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Vote winner Switzerland elected again to UNESCO executive board


The Swiss Aletsch glacier, one of the largest ice streams in Europe, is the first UNESCO World Heritage Site of the Alps.

(Keystone / Anthony Anex)

Switzerland has regained its seat on the Executive Board of the United Nations Educational, Scientific and Cultural Organization (UNESCO). It will be one of 58 members of this governing body for the period 2019-2023.

On Wednesday, Switzerland garnered 175 votes, the most among the 58 new Executive Board members, at UNESCO’s 40th general conference in Paris. It will play a strategic role in the preparation of the organisation's new 2022-2029 strategy, according to the Federal Department of Foreign Affairs (FDFA), which welcomed this "success for the Swiss Confederation's foreign policy".

Switzerland last sat on UNESCO's Executive Board during the period 2003-2007. In 2015, it had postponed its candidacy to 2019 bringing the number of candidates to seven for six places in Electoral Group 1. In 2017, the US withdrew from UNESCO which meant six countries were therefore on the list for six seats on Wednesday.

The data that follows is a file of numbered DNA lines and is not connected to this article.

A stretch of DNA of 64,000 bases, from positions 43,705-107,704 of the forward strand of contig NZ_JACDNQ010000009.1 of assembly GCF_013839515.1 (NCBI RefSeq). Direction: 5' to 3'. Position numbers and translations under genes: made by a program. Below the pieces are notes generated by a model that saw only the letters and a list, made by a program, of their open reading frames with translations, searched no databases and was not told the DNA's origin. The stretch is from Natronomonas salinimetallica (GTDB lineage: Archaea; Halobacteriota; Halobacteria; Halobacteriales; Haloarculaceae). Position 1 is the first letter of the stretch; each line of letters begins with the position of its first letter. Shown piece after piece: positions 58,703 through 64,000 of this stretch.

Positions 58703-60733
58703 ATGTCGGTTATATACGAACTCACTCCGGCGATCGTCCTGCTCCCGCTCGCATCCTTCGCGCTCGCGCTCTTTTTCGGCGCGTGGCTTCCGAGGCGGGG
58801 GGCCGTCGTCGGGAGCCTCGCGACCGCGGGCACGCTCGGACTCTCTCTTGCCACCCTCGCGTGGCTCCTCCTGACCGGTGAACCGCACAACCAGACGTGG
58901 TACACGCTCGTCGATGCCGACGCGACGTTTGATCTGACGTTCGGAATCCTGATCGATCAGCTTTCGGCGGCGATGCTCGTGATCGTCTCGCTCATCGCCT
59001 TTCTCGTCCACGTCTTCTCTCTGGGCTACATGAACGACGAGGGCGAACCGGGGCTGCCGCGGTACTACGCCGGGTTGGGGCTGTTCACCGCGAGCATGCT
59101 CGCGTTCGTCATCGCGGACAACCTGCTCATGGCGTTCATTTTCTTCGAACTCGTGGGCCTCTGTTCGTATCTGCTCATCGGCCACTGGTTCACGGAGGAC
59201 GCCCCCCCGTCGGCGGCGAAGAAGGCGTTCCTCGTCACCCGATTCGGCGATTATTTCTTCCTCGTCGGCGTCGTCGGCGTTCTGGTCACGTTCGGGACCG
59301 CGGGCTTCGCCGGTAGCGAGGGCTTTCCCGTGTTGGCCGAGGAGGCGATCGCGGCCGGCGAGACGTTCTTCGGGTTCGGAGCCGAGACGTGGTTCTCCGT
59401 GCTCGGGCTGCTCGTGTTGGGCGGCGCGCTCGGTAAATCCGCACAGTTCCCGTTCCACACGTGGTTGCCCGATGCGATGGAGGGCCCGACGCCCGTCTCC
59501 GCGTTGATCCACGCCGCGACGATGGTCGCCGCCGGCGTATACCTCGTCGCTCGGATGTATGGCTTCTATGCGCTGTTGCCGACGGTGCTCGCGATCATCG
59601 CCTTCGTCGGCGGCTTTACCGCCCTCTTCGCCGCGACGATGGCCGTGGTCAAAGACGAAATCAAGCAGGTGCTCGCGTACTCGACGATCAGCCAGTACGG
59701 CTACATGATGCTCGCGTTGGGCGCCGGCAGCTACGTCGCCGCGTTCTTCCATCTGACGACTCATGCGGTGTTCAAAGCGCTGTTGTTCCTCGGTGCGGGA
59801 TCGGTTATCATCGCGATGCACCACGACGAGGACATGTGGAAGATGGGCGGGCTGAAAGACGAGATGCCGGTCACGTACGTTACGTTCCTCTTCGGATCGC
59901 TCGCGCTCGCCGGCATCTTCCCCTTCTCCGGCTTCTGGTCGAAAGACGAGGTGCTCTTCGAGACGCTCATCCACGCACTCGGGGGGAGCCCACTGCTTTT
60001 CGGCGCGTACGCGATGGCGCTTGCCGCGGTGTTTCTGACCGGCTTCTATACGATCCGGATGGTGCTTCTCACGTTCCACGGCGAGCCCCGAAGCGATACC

Switzerland's priority for UNESCO is quality education, from early childhood to lifelong learning, an objective that is part of Agenda 2030. It is also committed to the development of scientific diplomacy, the protection of cultural heritage in all its forms, respect for fundamental freedoms including freedom of expression for both academics and journalists, according to the FDFA.

Switzerland's annual contribution to UNESCO amounts to nearly CHF4 million (around $4 million) out of a total budget of approximately CHF250 million. Switzerland joined UNESCO in 1949, even before its accession to the United Nations in 2002.

The country has a dozen World Heritage Sites. Among the more recognised ones are the terraced vineyards of Lavaux (2007), the watchmaking city of La Chaux-de-Fonds (2009) and the architectural work of Le Corbusier (2016).

UNESCO properties  Switzerland celebrates its heritage sites

Switzerland is home to 12 of the world’s 1,052 UNESCO world heritage sites.


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The citizens' meeting

How the Swiss are moving back to the mountains

How the Swiss are moving back to the mountains

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